Can intercourse cause a urinary tract infection? Watch the video!

Women's Health Duo

Urinary tract infections (UTIs) are common in sexually active individuals. Even so, there can be some confusion among women about UTIs, especially regarding the link between the infections and sex. I talk more how they are linked in this video, as well as explaining why a UTI can occur after sexual intercourse and how you can go about reducing the risk of getting a UTI after intercourse.

A UTI can affect anyone and involve either the lower urinary tract (comprised of the bladder and urethra), the upper urinary tract (the kidneys and ureters), or both. Women are more prone to getting UTIs than men – up to 30 times more likely, in fact – with lower tract infections accounting for the majority of sexual difficulties.

Most UTIs are thought to arise from the ‘ascending’ route of infection. The first step is colonisation of periurethral tissues with uro-pathogenic organisms, followed by the passage of bacteria through the urethra. Infection arises from bacterial proliferation (growth) within the otherwise sterile urinary tract.

Bacteria such as E. coli can easily enter the urinary tract through the urethra, which is situated close to the genital area in both men and women. It can then travel up the urethra and into the bladder where infection can develop.

‘Honeymoon cystitis’ is a term used to describe a UTI that occurs after having sex with a new partner. It is most common in sexually active younger women. It is believed that women get UTIs more frequently because their urethra is shorter, making it easier for bacteria to enter the bladder.

Risk factors

Some people are more likely to develop a UTI from sexual intercourse due to the make-up of their urinary tract, lifestyle behaviours, genetics, or pre-existing health conditions.

Factors that place a person at risk of developing a chronic UTI include:

  • Bacterial vaginosis during pregnancy
  • Bladder outlet obstruction or BOO (You can read more about BOO here)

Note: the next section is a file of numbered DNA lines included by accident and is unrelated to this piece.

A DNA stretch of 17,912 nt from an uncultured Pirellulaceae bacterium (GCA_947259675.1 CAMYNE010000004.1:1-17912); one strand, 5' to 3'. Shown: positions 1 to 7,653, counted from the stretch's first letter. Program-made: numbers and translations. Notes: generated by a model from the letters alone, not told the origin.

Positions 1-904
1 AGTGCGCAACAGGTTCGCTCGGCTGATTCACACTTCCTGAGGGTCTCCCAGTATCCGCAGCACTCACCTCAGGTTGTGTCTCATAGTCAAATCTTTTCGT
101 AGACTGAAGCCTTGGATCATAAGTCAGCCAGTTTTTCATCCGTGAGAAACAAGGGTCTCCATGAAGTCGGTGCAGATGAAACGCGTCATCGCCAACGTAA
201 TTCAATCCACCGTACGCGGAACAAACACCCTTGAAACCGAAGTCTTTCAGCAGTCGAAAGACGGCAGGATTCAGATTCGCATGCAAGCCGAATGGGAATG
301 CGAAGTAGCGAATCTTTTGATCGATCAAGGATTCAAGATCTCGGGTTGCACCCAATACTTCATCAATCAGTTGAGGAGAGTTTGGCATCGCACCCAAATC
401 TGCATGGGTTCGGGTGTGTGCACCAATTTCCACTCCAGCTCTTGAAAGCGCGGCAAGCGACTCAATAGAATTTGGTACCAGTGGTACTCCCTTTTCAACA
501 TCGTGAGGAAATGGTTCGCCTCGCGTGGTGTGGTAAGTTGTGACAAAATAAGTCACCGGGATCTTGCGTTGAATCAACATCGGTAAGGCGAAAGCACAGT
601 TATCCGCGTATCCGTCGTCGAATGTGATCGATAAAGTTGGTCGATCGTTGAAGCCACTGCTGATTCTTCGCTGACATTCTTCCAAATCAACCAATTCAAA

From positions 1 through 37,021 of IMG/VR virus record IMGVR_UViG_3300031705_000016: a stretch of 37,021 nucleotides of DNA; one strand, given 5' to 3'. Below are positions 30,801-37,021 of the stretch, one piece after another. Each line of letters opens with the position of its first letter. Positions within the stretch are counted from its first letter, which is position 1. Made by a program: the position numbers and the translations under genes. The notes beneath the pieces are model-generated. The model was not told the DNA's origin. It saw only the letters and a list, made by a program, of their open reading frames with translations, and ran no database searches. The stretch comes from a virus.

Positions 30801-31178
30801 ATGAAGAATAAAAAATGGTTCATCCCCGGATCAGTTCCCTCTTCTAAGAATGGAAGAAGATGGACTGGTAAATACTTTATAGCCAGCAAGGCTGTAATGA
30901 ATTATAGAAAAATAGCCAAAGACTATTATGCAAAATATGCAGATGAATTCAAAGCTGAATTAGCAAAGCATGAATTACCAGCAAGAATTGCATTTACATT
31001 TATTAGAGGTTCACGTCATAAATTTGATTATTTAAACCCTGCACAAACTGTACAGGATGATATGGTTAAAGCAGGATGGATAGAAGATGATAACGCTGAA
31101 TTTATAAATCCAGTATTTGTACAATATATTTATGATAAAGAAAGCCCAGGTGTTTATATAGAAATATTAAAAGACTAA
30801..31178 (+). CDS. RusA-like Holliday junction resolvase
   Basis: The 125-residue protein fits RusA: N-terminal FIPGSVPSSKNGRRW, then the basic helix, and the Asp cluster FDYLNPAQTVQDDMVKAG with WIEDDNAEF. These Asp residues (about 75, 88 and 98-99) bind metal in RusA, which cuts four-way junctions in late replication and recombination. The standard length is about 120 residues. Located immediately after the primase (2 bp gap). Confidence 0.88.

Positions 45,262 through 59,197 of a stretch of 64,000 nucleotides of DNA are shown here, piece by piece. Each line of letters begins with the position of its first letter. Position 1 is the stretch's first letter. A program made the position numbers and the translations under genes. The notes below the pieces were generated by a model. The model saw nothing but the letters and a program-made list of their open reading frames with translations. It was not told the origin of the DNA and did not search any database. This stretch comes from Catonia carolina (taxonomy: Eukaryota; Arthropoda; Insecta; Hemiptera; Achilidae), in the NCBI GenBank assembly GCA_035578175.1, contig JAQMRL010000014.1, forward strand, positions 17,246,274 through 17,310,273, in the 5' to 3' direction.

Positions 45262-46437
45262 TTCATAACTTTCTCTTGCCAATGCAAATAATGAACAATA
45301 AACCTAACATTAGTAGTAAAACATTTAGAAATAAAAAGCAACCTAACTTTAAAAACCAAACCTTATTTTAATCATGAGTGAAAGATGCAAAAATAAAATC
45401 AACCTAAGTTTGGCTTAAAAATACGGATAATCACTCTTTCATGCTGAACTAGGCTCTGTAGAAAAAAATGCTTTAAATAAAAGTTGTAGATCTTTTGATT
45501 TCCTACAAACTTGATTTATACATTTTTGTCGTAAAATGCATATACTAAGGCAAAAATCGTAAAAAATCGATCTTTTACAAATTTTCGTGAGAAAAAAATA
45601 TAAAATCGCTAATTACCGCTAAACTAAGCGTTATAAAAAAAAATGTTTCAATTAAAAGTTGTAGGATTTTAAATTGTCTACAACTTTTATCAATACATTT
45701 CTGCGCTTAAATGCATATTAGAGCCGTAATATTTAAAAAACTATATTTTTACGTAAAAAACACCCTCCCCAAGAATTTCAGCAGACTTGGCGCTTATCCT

• Bowel incontinence
  • Chronic constipation
  • Diabetes
  • Enlarged prostate
  • Kidney stones
  • Obesity
  • Pelvic inflammatory disease
  • Pelvic prolapse
  • Pregnancy
  • Perimenopause and post-menopause
  • Sexually transmitted diseases
  • Urinary catheters
  • Urethral stricture
  • Urinary incontinence

Ways to reduce the risks

To better reduce your risk of getting a UTI after intercourse, there are several things you can do:

  • Wash your hands before and after sex, and try not to touch your genitals after you touch your or your partner’s anus. The rectum, anus, and groin have a high density of bacteria that can easily be transferred to the urethra.
  • Don’t have anal sex.
  • Urinate as often as needed, especially after sex, as this can help clear bacteria from the urinary tract. Drink plenty of water to flush bacteria out of the system. Women should wipe from front to back after urinating.
  • Reduce your number of sex partners.
  • Drinking cranberry juice daily is sometimes recommended for people with a chronic UTI. Please ensure that the cranberry juice is not of the mass-produced kind that contains added sugar and other artificial additives. Biona is a good brand – 100% pure organic pressed cranberry juice and nothing else!
  • If you are prone to UTIs, take one of our For Women capsules twice daily, one before breakfast and one before bed, and one of our Garlic tablets twice daily with meals. The most cost-effective way to buy these supplements is in our Women’s Health Duo. Once your UTIs are under control, cut down to one For Women capsule daily and one Garlic tablet daily.
  • If you are prescribed a course of antibiotics to treat a UTI, always take a Live Bacteria probiotic capsule for at least three months afterwards, to replenish the good bacteria that the antibiotics will have wiped out along with the pathogenic strain causing the infection. Take one capsule upon rising or before breakfast and one before bed with a little cold water. These can be taken with a For Women capsule at the same time too.

You can find lots more helpful information about UTIs in my free downloadable Fact Sheet here.

If you have a question about a urinary, bladder or gut and digestive health issue, please get in touch.